The women religious founders of our ministries were faith-filled, bold and courageous in their endeavors. Their stories and charisms are the very foundation of who we are as a Catholic health ministry and integral to our current decision-making. In the foreword of A Call to Care: The Women Who Built Catholic Healthcare in America, Margaret Susan Thompson, a professor of history at Syracuse University, describes the tenacity of the Ursuline sisters, who founded an early Catholic hospital in the United States:
"They adjusted to unforeseen changes in plans and made themselves useful in whatever ways that they could. In their desire to make themselves useful, they made themselves indispensable. When, within a few years of their arrival, an interfering cleric threatened the Ursulines' autonomy, Mother [Marie] Tranchepain declared that she would relocate her congregation to the West Indies unless the sisters were allowed to follow their rule without interference. The protests of both seculars and other clerics were unanimous on the women's behalf; no one could imagine New Orleans without the sisters' ministry." 1
Today, Catholic health care is the largest group of nonprofit health providers in the nation, caring for one in seven patients.2 It is difficult to imagine where we would be without the women religious who built Catholic health care in the United States. As we face current challenges, what can we learn from the stories of our founding orders of women religious? How are we amplifying their charisms and stories as we set strategic priorities and make critical decisions, and how are we ensuring the ongoing influence of our work beyond just our communities?
As a ministry of the Church, we must consider the impact that our domestic decisions make on our global communities, and to carefully consider our engagement with low- and middle-income countries through the lens of Catholic social teaching.
STRATEGIES FOR FUTURE GLOBAL HEALTH PARTNERSHIPS
Without strategic plans in hand or the formal processes of today, the founders of the Catholic health ministry adjusted to the signs of the times and pivoted to respond to emerging needs while remaining steadfast in continuing the healing ministry of Jesus with particular attention to those who were poor and vulnerable.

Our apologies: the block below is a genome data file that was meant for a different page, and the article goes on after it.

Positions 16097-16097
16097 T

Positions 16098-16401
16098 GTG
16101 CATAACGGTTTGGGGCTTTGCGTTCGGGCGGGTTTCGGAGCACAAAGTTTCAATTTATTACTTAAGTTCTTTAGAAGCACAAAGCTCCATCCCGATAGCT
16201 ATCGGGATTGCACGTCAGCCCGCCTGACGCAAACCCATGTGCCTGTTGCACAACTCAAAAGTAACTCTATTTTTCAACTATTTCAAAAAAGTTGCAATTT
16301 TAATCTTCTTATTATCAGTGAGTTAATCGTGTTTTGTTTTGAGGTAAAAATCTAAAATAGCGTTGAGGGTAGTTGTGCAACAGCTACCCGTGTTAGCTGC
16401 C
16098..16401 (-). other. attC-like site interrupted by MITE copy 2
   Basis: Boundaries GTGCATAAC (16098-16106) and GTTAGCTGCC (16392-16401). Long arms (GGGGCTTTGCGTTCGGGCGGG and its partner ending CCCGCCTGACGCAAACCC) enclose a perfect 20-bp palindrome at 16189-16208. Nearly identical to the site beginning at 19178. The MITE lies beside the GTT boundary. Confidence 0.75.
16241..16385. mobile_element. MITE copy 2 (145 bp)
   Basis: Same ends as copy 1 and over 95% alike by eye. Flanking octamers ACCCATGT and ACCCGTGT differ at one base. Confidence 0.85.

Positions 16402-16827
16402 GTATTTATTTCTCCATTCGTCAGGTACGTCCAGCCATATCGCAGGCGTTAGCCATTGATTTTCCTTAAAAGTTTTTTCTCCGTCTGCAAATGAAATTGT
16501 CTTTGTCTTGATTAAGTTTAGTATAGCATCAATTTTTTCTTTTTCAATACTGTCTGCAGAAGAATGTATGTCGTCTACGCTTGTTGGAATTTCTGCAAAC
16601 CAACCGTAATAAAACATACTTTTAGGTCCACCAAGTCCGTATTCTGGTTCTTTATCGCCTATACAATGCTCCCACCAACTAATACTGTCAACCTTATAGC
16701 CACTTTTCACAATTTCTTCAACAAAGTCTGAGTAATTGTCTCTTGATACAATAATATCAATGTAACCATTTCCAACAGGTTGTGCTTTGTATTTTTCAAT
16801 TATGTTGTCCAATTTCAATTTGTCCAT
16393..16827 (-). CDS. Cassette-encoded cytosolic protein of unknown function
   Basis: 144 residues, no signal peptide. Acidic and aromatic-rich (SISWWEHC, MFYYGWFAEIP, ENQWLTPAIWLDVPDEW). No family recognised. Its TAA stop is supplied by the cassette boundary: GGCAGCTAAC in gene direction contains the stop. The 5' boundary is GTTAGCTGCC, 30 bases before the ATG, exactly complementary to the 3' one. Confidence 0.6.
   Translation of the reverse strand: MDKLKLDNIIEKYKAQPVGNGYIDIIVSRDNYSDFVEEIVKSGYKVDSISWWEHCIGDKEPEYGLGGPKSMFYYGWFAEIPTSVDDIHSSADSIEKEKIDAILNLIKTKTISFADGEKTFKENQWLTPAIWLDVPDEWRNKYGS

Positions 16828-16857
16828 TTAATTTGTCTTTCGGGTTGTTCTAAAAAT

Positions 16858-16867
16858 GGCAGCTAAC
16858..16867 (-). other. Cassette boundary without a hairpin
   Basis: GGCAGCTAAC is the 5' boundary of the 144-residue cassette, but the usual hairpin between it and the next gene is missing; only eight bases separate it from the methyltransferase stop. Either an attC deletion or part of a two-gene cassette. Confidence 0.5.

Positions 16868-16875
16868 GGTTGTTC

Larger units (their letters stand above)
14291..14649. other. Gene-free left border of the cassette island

As leaders carrying forth the healing ministry of Jesus and the work of the sisters, the core commitments from the Shared Statement of Identity for the Catholic Health Ministry offer a guiding compass for our path. These commitments call on us to promote and defend human dignity; attend to the whole person; care for poor and vulnerable persons; promote the common good; act on behalf of justice; steward resources; and serve as a ministry of the Church.
Do we understand the commitments in their fullness as a ministry of the global Church, or do we see them pertaining only to what is in front of us? How do they inform our actions and decisions?
In times of difficulty, it is easy to look inward and focus on the problems at our doorstep. The COVID-19 pandemic was a stark reminder that we really are all in this together and that global health is domestic health. As we address issues related to health equity, workforce and climate change at home, and engage globally in disaster response or mission-trip planning, it is essential to consider that each of our actions has the potential to advance or diminish human dignity and the common good.
Part of the Catholic social tradition that we can turn to in our discernment and decision-making is the "see-judge-act" method of analysis. As our founding congregations have long done, this relates to seeing social problems and opportunities; judging what is happening in light of Catholic social teaching; acting to advance human dignity and the common good; and promoting justice and improving outcomes for those served.
As noted in the last issue of Health Progress, CHA worked with Accenture Development Partnerships, a social impact business, to further reveal the close alignment between global and domestic health challenges and trends since the start of the pandemic.3